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A Media Art Exhibit at RMIT Gallery
In our technology-based world, methods of communication are almost as infinite as the number of users. But how do we, as human beings, truly connect to one-another? This is the theme that Experimenta's 5th Biennial of Media Art, Speak to Me, examines through interactive displays, wall projections and short films at RMIT Gallery.
Until November 15th, stop by RMIT Gallery on Swanston Street to discover technology's human touch, as perceived by Australian and International artists. Catch the exhibit in Melbourne before it heads off for a two-year national tour.
The success and failure of communication
When you walk into Speak to Me's main room, you can't miss the big, rectangular projection board. A cast of solemn-looking individuals of all ages, wearing t-shirts with different quotes, parades across the board. The quotes, more like opinion statements, are written both in English and French and instigate us to ponder some important questions of our century, such as the role of friendship and the triumph of peace over violence.
Projection on Friendship: "My friends are nearly everything in my life"
Surrounding the projection board, you'll find several LCD screens playing short films that discuss successes and shortcomings of communication that everyone can relate to. Some of the features include the breakdown of a relationship due to lack of communication, an interview and children talking about playtime. Words, spoken and written, guide us to understand these montages.
Technology and the human touch
Once you've gotten into the spirit of things, find out how technology and communication connect via the human touch. Speak to Me is an exhibit to be shared, but the old saying applies: two's company and three's a crowd. And only two people are allowed in the dark room that shelters the French artist Scenocosme's work, Light Contacts, at once.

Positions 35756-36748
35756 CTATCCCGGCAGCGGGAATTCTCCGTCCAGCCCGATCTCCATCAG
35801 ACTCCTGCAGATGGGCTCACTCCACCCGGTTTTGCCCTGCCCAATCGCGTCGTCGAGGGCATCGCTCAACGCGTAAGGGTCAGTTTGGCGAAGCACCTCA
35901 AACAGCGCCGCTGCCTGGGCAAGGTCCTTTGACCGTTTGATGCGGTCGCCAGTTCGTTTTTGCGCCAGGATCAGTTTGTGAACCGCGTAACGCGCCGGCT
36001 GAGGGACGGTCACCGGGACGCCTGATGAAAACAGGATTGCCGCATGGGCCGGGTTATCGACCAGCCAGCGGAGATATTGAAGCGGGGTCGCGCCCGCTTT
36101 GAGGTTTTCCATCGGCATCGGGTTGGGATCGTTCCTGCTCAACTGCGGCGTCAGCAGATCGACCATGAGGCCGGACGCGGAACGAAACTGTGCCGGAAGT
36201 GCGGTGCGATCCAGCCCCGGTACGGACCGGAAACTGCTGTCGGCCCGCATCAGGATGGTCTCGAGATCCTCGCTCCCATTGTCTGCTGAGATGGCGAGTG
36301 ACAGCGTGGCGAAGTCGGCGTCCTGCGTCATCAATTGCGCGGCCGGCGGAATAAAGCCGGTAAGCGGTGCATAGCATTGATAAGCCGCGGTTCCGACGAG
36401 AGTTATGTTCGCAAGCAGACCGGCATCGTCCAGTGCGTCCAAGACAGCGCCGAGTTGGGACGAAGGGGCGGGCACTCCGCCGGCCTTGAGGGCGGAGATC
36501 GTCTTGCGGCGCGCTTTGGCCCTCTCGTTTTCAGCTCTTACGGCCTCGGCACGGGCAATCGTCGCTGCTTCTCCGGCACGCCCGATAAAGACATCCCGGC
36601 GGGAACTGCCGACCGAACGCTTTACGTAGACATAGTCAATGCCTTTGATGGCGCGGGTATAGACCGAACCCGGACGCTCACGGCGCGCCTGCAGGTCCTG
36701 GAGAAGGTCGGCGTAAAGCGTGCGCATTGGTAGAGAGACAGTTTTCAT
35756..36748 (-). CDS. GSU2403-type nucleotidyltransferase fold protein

Here, you will see how touching a metallic ball can alter the room's acoustics. One person is asked to touch the ball, built up on a pedestal of sorts. Then, after a few seconds, the second person is asked to touch the first person's arm. At this point, sounds not unlike piano playing fill the room, increasing with the pressure of human touch.
Speak to Me features three interactive displays, where a myriad of colours, sounds and movements come to life, representing the impact of humanity on technology, and the impact of technology on humanity.
Experimenta offers art consultancy services both publicly and privately, and has done so for two decades. To find out more and locate their events in conjunction with Speak to Me, visit the RMIT Gallery website. Speak to Me continues at the National Gallery of Victoria, ACMI and the Faculty Gallery of Monash University with free screenings of works by Japanese and Australian filmmakers. The main exhibit at RMIT Gallery is open late on Thursdays (until 7pm).